I think that at some point or another, we’ve all had “the dream.”
We’ve all closed our eyes and dreamed of what it would be like to leave everything behind and start fresh.
Start a new life, in a new place, surrounded by strangers who don’t know of our past sins or former glories.
The dream allows us to wonder what it would be like to be someone else; to have a new persona; to change our name.
To run away.
To be who we were meant to be before we conformed to society’s norms and entered the rat race to reach the “American” dream.
In many cases, the realization that the American dream was really a nightmare prompted us to have a new dream.
A dream where we were free of constraints.
Free of debt.
Free of having to compete with the Joneses.
A dream where there wasn’t a picket fence in sight and where we didn’t have to mow or fertilize our lawns.
A dream where we could roam free; unburdened by responsibility, society’s expectations, and media pressure.
Yesterday afternoon, as the Significant Other and I strolled to the market, we came across this baby.
Suddenly, a dream was born.
Significant Other: “Bella, would you look at this beauty!”
Me: “Oh my goodness, it even has crocheted curtains!”
Significant Other: “We could tour all of Europe in this thing! Let’s do it. Let’s ask who it belongs to, make an offer, and buy it!”
Me: “And what money do you propose we use to finance this little project?”
Significant Other: “The one we’re bound to get from the sale of the house.”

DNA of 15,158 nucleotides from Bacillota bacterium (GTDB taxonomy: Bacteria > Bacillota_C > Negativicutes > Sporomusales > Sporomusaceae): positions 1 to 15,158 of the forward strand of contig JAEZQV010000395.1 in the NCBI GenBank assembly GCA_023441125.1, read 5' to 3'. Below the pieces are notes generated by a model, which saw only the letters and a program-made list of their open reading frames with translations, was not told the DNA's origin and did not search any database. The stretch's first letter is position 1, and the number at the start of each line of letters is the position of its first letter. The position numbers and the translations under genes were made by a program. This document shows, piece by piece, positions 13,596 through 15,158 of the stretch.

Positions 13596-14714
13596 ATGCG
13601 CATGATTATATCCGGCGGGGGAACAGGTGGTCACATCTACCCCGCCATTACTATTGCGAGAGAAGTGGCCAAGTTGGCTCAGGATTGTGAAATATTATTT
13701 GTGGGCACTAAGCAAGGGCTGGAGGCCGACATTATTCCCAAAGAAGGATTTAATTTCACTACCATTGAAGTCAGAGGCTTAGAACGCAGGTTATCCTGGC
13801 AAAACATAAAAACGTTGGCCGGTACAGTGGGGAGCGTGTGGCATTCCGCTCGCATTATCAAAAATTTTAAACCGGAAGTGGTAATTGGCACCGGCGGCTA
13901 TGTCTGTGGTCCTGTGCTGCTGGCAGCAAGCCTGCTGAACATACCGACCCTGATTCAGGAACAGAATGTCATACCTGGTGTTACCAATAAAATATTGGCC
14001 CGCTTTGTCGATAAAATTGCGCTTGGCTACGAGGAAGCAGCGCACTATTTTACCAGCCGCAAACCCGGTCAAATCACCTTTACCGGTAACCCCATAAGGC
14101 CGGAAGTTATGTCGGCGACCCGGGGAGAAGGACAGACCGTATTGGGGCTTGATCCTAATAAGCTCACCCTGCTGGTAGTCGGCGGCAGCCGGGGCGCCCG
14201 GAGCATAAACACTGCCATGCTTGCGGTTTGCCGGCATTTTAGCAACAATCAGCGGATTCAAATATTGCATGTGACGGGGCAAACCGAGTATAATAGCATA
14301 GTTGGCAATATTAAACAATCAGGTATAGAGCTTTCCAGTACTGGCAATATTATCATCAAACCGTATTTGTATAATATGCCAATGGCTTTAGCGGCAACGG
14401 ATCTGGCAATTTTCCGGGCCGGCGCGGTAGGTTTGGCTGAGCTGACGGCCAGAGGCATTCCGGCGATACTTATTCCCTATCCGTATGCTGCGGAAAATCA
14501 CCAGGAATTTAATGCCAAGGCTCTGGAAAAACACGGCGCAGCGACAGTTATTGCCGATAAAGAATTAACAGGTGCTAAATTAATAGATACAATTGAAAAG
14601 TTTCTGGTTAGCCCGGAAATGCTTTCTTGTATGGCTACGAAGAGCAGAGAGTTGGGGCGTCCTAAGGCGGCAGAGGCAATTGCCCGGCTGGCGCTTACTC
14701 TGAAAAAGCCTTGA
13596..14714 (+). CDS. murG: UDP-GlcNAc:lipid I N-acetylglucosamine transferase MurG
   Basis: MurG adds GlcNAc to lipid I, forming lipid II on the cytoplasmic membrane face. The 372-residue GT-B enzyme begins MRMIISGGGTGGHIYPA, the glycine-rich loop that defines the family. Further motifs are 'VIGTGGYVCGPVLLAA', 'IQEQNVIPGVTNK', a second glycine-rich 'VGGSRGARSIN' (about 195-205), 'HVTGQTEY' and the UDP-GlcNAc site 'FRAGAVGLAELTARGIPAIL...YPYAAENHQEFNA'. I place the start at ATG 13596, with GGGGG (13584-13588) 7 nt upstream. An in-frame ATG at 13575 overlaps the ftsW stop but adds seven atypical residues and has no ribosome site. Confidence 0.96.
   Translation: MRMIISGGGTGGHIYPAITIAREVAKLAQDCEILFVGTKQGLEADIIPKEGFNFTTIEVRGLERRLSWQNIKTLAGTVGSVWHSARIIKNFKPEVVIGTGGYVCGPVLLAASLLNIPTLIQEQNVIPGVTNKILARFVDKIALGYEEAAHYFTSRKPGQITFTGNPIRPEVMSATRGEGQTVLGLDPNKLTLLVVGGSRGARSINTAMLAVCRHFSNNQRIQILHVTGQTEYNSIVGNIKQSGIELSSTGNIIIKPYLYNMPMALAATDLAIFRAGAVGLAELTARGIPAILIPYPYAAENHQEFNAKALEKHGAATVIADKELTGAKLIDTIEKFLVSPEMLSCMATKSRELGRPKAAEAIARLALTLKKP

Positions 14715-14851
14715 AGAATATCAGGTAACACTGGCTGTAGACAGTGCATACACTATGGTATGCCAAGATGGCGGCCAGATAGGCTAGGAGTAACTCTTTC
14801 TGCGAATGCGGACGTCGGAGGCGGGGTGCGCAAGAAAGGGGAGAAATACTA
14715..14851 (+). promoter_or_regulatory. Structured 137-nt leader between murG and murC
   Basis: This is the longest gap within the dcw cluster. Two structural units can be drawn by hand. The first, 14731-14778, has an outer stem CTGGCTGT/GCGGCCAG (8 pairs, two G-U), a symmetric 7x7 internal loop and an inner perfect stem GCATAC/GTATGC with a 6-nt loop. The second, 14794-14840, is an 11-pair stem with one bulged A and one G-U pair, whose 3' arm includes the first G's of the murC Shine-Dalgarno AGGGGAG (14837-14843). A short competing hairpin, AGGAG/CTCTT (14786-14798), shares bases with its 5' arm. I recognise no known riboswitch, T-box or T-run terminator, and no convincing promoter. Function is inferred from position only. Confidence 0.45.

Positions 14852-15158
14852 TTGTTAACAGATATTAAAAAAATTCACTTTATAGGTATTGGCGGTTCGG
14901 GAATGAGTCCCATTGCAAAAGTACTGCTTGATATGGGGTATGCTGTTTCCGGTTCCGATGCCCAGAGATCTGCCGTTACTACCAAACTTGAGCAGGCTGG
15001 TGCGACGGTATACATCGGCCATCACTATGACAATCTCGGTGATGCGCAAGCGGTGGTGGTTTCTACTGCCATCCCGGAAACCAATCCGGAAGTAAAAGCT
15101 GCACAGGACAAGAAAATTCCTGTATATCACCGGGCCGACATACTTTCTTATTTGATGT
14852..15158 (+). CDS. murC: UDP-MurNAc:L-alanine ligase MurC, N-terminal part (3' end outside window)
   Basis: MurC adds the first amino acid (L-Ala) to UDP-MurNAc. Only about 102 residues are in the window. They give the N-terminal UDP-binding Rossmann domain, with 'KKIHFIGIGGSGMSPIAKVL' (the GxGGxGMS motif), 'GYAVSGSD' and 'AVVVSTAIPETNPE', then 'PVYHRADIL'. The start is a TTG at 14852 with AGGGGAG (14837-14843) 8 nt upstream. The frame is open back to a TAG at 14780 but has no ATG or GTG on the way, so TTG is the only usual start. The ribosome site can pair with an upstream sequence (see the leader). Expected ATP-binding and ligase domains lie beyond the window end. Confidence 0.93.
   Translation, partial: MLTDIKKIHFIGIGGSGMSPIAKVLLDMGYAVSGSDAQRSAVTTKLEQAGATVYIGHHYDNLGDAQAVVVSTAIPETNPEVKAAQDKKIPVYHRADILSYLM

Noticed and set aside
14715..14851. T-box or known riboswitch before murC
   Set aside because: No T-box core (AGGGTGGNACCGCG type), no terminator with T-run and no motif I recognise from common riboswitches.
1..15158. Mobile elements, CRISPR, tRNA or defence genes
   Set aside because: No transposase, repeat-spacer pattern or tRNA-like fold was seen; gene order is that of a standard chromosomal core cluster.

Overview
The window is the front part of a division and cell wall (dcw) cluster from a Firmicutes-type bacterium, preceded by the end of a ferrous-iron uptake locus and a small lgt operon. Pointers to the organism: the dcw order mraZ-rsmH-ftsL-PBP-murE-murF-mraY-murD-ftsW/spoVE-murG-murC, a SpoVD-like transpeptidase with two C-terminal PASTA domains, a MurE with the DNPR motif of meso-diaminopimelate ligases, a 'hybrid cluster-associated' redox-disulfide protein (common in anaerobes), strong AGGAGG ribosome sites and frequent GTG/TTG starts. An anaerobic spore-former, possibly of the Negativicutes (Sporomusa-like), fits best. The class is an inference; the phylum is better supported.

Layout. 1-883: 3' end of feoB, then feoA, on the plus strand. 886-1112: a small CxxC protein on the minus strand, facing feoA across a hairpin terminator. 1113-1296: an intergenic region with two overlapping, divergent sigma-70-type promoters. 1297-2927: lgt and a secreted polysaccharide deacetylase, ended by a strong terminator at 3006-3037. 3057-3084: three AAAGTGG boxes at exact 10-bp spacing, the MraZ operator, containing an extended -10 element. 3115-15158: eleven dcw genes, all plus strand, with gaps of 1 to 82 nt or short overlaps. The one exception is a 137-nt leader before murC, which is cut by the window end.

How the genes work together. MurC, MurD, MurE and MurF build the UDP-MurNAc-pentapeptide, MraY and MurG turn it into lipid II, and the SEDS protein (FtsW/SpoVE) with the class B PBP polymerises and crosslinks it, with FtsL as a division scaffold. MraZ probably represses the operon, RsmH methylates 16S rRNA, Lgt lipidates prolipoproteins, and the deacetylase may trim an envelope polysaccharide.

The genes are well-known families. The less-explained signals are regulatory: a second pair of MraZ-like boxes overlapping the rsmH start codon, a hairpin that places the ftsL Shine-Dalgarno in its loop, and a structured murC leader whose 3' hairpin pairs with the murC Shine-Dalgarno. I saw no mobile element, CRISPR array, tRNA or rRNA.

Me: “Oh. Now we’re selling the house?”
Significant Other: “Of course, silly. How else are we going to see the world?”
Me: “I thought we were touring Europe.”
Significant Other: “I have a better idea! Let’s sell the house, buy this thing, and drive to Tuscany.”
Me: “And what will we live off when we get there?”
Significant Other: “We can live off the land.”
Me: “Live off the land like plant our own tomatoes, raise our own chickens, and sleep in hammocks strung from trees?”
Significant Other: “Yeah, something like that and besides, if that doesn’t work out we could always turn this baby into an ice cream truck.”
Me: “Italians have gelato. Why would they want to buy our ratty popsicles?”
Significant Other: “The same reason Europeans have Mediterranean cuisine and still want to eat at McDonald’s.”
Me: “We could also draw peace signs on the windows, burn incense, and sell dream catchers.”
Significant Other: “Or we could turn it into a taxi and drive villagers to the city.”
Me: “Or we could buy a couple of Ikea futons and turn it into a bed and breakfast!”
Just then, the honking of an irate driver wakes us from our reverie.
I realize that the Significant Other and I have our noses pressed against the van’s windows and a man is asking if he can be of assistance.
We sadly watch as he gets into the van and drives away.
Along with our dreams.
Just then, we spot this beauty.
I smile as I hear the Significant Other say, “Do you know where we could go in this bad boy?”
Where do your dreams take you?